Katy Massey, Who Are We Now?

Brits abroad: who are we now?

Families torn apart, friendships damaged irrevocably and shattered hopes for the future proved common themes at a Brexit life-writing workshop I arranged at work this week.

The workshop was part of our annual Inclusion Week. Inclusion is one of our corporate values and the week is intended to help staff find out more about themselves and each other. Lunchtime sessions included introductions to Islam, how to read body language and working with people of different generations.

For me, the Brexit life-writing class was a highlight of the week. It explored what leaving the EU means in terms of how we Britons see ourselves.

I invited acclaimed writer and researcher Katy Massey to lead the workshop. It offered an opportunity for colleagues to get down on paper how they feel about the implications of the vote for them and their families.

However, as Katy explained, life-writing involving sharing a specific experience, rather than writing in a more general way.

Participants paired up and talked through the incident that had prompted us to come to the workshop. Then, after finding a variety of words to use to describe the experience, we set about putting down our stories in writing. At the end, we all shared what we had written with the rest of the group.

There were tears as people read out their prose. Our very identities have been called into question by the outcome of last year’s referendum, we agreed.

The UK joined the then European Economic Community in 1973. People in the workshop said they had grown up seeing themselves as both British and European. I know I do.

I could feel the anger in the room.

One woman described her disappointment with her mother, who had voted Leave despite being an immigrant herself. Her daughter’s plans to work for the EU are now in tatters. Another was unsure whether she could stay living in the UK.

I wrote about my night at the count in Brighton. The result there – a 69% vote to remain – was in stark contrast to what I saw happening nationally on the TV screens.

“People in the workshop said they had grown up seeing themselves as both British and European. I know I do”

Katy, who led the session, has Arts Council backing for her project, entitled Who Are We Now?, looking at our identity in the wake of the Brexit vote. She is about to publish a collection of stories resulting from workshops she has run in London and the South East.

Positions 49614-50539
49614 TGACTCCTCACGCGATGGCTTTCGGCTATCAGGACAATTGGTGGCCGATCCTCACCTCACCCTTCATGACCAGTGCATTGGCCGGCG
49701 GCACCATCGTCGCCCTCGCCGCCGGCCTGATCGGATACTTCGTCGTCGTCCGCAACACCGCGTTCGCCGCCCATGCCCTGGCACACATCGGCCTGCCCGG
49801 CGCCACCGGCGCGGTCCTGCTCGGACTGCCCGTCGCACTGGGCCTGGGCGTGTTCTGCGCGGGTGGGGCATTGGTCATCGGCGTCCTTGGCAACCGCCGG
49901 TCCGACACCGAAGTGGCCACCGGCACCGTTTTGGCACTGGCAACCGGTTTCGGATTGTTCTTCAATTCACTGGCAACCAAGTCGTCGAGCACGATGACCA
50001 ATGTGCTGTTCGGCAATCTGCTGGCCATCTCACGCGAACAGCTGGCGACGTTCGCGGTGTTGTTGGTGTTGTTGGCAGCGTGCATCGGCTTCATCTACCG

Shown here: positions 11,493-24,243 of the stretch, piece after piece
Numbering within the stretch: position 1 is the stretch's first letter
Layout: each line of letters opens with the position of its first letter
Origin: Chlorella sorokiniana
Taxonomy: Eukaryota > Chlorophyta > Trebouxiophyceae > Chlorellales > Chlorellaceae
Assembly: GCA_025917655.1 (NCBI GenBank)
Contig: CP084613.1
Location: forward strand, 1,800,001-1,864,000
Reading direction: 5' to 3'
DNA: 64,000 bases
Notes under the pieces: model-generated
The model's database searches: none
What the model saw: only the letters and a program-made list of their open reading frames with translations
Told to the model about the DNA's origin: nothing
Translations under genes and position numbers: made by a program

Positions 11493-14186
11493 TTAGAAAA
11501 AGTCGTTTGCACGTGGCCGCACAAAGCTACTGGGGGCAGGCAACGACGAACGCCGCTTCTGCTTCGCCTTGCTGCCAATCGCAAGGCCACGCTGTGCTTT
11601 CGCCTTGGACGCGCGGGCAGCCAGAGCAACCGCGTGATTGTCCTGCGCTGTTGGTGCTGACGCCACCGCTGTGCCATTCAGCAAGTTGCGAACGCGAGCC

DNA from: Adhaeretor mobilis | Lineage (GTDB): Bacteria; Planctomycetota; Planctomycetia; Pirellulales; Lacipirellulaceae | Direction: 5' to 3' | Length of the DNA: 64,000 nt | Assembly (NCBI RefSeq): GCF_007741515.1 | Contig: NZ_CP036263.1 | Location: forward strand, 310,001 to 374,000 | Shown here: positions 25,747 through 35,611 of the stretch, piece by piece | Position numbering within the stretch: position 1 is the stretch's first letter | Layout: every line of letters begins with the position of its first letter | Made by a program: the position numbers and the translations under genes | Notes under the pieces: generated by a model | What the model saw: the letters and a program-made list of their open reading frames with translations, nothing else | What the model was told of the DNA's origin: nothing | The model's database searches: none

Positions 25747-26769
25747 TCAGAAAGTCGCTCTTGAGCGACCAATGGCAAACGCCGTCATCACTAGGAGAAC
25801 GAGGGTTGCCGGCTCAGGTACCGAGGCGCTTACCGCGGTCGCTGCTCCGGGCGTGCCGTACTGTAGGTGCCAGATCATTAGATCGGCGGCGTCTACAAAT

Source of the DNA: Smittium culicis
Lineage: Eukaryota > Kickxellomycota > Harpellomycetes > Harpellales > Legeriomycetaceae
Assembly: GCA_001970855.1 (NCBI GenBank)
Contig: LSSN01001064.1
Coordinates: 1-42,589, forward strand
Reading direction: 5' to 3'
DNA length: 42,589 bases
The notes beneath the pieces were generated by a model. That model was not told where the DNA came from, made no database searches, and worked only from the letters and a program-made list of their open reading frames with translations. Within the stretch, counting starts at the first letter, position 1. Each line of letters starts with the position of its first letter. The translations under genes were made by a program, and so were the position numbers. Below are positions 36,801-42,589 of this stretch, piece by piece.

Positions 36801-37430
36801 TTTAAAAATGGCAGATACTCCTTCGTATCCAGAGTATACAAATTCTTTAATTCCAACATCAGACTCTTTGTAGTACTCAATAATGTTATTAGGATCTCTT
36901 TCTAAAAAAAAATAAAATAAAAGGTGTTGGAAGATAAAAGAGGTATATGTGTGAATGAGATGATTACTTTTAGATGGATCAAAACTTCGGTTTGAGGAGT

I will offer my piece of writing to her for potential inclusion.

For me, the only positive of the Brexit vote is that it has given me and Damon the push we needed to move to France. Already, though, strangers here and in the UK are asking us how we think we will manage to stay in the longer term.

The answer is that we may have to give up our identities as they stand. Damon is seeking Irish citizenship, while I may have little option but to become French.

Who are we now indeed?

This entry was published on Sat, 7 Oct 2017 at 08:29. It’s filed under News and politics and tagged . Bookmark the permalink. Follow any comments here with the RSS feed for this post.

11 thoughts on “Brits abroad: who are we now?

  1. First of all, congratulations on bringing this workshop to your colleagues. It is a brilliant initiative. The night of the vote, I went to bed in Champs sur Tarentaine safe in the knowledge that in the morning all would be well … tested and a little tattered but calm would then be restored. My daughter, who lives in London, rang me in tears – desperate croaking tears and told me what had actually happened. The nightmare had begun. For myself, there is little that changes in terms of who I am. I intended to become a French citizen at the first opportunity (I can start the process next September) before this happened. But that doesn’t stop my anger and despair as I watch my country of birth, the country all four of my daughters were born in, systematically tear itself apart. We have been European since I was 13 years old. I agree that there are problems with the speed at which the EU has grown in recent years and that things have not been perfect. But shutting the door and saying we don’t want you any more could never be the solution. I could write volumes and volumes but I share with most of my British expatriated European friends a lingering sense of bewilderment and a very real grief. I have described it to French friends as an out of body ness. It is dreadful. On a lighter note, I was wandering round the creases of my mind last night and remembered Value Retail which his now called Chic Outlet Shopping. If you don’t know the Brand they have high end outlet villages across Europe. One in each selected country. The London one is actually North of Oxford and called Bicester Village. You and Damon might like to take a trip over the border to Brussels which when I looked at the map is the closest to Lille … I highly recommend them and used to make it a day out from time to time when I needed real retail therapy! https://www.maasmechelenvillage.com/fr/shopping/marques/